Battle of Alford
As the Wars Of The Three Kingdoms gathered pace, the Royalist forces under James Graham, the Marquis Of Montrose , were mounting a credible threat to the Covenanter forces.
The Covenanters were learning that what Montrose’s militia lacked in number was more than recouped by their steadfast resistance, anchored by the astute tactical manoeuverings of their leader, and the courage of men like Alasdair MacColla. Montrose’s men – Highlanders, Irish guards, and whoever they could rally under the Stuart standard – led a bandit existence. Their guerilla campaign rampaged around the Highlands , struck out against the Covenanter status quo in the north-east, and won spectacular victories against all odds. The Royalists’ intimate knowledge of the Scottish countryside and the dark art of warfare would afford them at a tactical advantage over government forces. Their ruthlessness would spread fear and loathing through the heart of Covenanter strongholds.
The Battle Of Alford was the first time that Montrose would engage a Covenanter army of similar size – though the Covenanters under General William Baillie would enjoy a greater cavalry. It was also the first time Montrose would defeat an experienced Covenanter general. And more importantly for the Royalist movement, it gave King Charles I some hope that Scotland was not yet lost. Their campaign in England was all but finished, falling at Langport and Naseby .
Baillie would be right to feel aggrieved after events at Alford. His cavalry should have given him the edge in, but government politics would undermine his efforts. Interference from the Committee Of Estates would see Lindsay take command of 1,000 of his men, leaving Baillie to rely on local levies. The government were ill-advised to syphon off their troops at a time when battle with Montrose’s men was imminent. Certainly, Baillie would still be confident of victory, and engaging with Montrose in open combat was still an attractive option, but a united front would have ensured victory. Just as John Hurry’s impetuous offensive at Auldearn had left triumph to chance – launching his surprise offensive on the Royalists before Baillie’s army could offer support – the government had ceded the upper-hand given to them by Baillie’s cavalry.
The Battle Of Alford was preceded by much toing and froing between the two factions. Since Montrose’s victory at Auldearn, Baillie had been closing in on his enemy. Advances were followed by retreats as the war took on a desultory, reluctant quality. For good reason: Montrose knew he was outnumbered, and Baillie knew that defeat would have been a hammer blow to his reputation.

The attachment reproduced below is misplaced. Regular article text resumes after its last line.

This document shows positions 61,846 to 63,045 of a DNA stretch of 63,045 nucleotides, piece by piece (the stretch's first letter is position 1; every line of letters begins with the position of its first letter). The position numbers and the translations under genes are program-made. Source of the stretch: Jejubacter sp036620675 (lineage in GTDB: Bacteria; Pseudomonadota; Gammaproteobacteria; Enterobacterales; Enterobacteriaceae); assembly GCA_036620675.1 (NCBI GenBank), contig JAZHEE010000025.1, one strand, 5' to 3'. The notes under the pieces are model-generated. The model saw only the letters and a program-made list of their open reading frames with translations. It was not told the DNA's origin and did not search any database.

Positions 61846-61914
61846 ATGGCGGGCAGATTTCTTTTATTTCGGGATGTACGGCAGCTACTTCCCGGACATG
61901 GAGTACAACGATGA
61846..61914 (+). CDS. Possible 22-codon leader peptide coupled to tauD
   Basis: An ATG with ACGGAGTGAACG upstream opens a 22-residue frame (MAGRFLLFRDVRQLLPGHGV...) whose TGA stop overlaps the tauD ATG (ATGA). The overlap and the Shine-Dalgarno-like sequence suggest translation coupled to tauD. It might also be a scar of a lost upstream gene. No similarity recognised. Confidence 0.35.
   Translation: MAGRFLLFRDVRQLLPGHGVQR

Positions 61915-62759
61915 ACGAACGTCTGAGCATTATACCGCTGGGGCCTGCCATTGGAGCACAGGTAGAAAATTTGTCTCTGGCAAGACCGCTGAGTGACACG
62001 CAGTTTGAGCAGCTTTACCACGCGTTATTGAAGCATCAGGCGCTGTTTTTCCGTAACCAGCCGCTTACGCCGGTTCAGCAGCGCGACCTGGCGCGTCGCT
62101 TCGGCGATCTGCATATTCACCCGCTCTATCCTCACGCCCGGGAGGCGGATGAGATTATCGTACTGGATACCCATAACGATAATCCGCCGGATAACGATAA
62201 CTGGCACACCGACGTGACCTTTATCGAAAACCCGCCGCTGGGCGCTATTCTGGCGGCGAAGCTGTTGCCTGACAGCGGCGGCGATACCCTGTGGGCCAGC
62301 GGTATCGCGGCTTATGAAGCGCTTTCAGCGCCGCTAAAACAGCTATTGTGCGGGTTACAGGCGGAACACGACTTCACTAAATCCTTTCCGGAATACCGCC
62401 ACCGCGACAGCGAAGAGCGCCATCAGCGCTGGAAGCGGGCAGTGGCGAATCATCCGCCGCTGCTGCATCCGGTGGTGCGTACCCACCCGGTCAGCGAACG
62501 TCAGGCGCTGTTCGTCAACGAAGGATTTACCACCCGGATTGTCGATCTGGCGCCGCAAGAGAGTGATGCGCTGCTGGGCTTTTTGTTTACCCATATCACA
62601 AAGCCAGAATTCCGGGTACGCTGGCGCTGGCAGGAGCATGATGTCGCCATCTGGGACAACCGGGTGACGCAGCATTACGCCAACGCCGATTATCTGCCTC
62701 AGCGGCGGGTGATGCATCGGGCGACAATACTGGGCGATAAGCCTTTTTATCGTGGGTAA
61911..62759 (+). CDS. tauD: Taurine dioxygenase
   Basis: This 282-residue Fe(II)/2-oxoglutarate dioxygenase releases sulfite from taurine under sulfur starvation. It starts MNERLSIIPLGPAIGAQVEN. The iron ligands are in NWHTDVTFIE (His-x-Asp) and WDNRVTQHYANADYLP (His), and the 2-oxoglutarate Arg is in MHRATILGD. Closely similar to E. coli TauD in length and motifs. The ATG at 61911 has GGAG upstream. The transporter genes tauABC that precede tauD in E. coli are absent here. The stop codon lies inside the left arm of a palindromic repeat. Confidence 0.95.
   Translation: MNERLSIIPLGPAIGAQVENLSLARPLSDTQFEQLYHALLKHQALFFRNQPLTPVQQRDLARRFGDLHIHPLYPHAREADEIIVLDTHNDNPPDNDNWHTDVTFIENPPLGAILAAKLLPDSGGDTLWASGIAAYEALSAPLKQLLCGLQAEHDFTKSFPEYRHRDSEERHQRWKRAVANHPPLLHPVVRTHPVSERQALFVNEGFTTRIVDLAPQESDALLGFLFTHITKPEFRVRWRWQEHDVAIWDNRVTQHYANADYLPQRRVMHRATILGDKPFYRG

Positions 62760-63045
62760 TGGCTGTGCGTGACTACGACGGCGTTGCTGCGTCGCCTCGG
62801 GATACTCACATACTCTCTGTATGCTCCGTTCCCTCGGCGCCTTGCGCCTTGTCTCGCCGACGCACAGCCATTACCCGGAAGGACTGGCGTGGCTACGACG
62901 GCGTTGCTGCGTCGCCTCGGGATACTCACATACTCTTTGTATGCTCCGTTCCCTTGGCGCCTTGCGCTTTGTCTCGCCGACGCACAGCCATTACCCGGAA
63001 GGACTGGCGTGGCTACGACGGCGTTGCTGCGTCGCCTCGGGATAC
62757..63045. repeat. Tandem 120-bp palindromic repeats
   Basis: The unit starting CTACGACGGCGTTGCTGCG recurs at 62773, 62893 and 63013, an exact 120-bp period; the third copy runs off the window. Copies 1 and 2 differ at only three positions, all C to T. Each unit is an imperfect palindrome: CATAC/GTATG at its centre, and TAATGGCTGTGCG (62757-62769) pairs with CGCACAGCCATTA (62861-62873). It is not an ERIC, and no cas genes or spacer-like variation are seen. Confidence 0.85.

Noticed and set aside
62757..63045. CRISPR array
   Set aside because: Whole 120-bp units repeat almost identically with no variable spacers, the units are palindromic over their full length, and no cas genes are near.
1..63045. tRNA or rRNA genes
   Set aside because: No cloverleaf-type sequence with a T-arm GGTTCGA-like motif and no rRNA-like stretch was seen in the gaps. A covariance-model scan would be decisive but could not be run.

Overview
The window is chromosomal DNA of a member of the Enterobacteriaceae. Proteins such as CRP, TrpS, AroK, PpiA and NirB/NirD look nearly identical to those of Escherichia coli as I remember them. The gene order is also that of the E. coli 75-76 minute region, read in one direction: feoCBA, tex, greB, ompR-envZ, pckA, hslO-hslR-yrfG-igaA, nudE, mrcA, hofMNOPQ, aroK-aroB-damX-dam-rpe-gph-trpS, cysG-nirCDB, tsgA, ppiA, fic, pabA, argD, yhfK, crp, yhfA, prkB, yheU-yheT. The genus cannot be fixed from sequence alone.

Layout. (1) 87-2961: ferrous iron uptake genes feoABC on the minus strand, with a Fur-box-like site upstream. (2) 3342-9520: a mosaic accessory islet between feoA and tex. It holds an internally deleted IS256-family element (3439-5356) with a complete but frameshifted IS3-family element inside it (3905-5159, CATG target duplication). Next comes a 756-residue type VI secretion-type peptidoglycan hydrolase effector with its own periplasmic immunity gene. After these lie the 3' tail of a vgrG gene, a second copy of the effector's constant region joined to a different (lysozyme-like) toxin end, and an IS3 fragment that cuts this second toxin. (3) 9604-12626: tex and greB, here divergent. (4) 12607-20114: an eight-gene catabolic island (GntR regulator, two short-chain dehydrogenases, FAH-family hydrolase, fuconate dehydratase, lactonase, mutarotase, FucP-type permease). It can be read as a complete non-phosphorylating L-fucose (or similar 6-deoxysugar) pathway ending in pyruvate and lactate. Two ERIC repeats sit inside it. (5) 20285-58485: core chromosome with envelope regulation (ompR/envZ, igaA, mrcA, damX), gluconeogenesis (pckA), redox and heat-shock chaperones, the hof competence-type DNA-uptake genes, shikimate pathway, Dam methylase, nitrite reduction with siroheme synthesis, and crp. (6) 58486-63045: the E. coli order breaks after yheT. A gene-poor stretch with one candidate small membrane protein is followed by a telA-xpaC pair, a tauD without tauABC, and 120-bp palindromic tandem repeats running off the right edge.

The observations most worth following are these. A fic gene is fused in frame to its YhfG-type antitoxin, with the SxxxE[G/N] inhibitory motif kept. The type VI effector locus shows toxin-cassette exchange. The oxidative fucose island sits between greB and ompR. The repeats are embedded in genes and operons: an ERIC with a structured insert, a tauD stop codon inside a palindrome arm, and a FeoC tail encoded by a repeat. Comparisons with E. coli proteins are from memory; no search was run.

Montrose led his men across the River Don on July 1st, resting at Asloun in preparation for combat. The following day they were deployed on the hillside – with the summit disguising their number, they lay in wait for Baillie to cross the Don. They adopted a classical formation; the massed ranks of infantry flanked on both sides by the cavalry.
Baillie’s cavalry would drive the Royalists back only for the combined weight of Royalist cavalry and infantry to break Baillie’s attack. With more depth in attack, and great purpose, the Royalists scattered Baillie’s front-line. The traditional charge of the Highlander was indomitable in the face of Baillie’s levies and reservists; their inexperience would be paid for by their lives. In a matter of hours, the battle turned into a familiar scene; Royalist forces hunting down and executing the defeated Covenanters.
Victory was not without cost: the Royalists lost Lord Gordon in the battle. His death was a matter of gravity for Montrose; losing one of his most important commanders and a source of unwavering support. Alford was a bloody affair; hundreds of Royalists perished, and by reports, up to 1,500 Covenanters died in the fighting. Though latterly, this figure has been estimated to have been half that, the route encourage King Charles I to ignore better judgement, and continue the fight.
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